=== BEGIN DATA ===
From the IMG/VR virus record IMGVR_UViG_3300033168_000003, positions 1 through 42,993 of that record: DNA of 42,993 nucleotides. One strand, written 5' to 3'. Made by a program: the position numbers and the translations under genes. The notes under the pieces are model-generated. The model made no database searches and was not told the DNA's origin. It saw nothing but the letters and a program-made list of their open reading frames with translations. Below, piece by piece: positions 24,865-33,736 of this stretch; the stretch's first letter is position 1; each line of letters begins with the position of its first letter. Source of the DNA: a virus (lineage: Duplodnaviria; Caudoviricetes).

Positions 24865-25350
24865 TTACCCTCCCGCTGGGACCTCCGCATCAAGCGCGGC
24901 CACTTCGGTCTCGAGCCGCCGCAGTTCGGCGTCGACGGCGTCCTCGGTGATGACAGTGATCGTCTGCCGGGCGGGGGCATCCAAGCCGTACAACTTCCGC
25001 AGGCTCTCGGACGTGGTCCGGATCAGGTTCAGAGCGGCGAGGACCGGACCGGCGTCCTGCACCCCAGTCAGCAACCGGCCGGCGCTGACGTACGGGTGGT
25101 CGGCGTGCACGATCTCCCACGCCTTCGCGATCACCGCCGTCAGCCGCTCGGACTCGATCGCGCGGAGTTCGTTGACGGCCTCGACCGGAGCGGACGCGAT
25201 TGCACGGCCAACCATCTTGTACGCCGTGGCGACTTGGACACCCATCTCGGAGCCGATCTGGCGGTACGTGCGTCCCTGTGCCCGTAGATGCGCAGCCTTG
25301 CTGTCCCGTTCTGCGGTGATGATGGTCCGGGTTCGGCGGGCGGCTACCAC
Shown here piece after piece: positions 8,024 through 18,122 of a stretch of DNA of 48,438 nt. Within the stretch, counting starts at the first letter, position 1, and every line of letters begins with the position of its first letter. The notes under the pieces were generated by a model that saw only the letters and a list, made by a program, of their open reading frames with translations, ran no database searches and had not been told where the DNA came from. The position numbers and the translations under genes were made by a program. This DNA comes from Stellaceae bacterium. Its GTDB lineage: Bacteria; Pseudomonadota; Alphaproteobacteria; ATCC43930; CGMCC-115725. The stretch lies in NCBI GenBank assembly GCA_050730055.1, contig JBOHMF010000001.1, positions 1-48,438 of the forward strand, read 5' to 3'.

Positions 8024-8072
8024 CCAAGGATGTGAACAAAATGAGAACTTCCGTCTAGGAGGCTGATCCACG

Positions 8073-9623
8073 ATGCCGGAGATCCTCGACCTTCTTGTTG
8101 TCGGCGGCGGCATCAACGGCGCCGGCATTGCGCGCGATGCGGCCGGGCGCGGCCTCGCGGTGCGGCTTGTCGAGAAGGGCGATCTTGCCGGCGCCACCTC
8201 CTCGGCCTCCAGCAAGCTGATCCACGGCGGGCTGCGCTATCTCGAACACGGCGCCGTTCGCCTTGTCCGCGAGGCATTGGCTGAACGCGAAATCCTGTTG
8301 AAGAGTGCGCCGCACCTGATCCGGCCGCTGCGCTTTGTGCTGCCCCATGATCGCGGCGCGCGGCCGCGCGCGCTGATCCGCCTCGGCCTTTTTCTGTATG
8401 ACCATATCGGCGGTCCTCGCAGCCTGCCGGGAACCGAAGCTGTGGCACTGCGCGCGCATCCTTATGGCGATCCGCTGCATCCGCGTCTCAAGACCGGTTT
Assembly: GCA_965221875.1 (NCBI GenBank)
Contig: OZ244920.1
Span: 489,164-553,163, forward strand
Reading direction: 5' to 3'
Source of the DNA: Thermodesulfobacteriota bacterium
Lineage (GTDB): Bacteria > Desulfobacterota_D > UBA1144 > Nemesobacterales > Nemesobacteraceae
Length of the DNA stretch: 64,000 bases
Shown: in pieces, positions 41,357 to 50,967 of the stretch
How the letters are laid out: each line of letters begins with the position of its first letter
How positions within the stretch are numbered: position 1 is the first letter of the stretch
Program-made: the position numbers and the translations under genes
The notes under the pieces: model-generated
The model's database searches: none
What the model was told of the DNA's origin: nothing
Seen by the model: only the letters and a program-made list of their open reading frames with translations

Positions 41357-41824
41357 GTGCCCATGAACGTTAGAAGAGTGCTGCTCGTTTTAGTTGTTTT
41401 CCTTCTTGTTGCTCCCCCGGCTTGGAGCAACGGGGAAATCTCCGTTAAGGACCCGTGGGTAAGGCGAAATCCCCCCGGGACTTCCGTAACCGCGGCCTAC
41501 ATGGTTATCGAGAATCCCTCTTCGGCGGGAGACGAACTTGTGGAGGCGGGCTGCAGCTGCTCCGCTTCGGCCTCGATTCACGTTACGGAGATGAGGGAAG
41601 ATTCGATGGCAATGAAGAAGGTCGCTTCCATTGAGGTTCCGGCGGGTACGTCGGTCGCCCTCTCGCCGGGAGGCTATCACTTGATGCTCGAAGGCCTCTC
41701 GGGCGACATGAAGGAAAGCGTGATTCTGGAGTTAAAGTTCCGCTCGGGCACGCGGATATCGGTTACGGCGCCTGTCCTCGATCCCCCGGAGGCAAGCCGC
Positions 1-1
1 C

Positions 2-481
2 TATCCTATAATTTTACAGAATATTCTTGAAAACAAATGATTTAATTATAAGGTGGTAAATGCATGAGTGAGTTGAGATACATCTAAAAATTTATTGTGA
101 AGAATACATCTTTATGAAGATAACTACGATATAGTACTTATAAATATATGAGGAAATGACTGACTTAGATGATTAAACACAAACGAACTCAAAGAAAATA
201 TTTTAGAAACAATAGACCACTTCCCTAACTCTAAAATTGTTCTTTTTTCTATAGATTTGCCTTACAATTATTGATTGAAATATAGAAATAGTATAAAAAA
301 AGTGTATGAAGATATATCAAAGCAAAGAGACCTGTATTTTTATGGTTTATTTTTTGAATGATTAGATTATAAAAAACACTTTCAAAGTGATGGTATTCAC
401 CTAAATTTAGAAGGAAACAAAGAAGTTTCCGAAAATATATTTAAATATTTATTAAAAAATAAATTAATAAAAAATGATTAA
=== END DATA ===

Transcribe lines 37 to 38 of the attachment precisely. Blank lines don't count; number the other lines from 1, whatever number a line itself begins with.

41601 ATTCGATGGCAATGAAGAAGGTCGCTTCCATTGAGGTTCCGGCGGGTACGTCGGTCGCCCTCTCGCCGGGAGGCTATCACTTGATGCTCGAAGGCCTCTC
41701 GGGCGACATGAAGGAAAGCGTGATTCTGGAGTTAAAGTTCCGCTCGGGCACGCGGATATCGGTTACGGCGCCTGTCCTCGATCCCCCGGAGGCAAGCCGC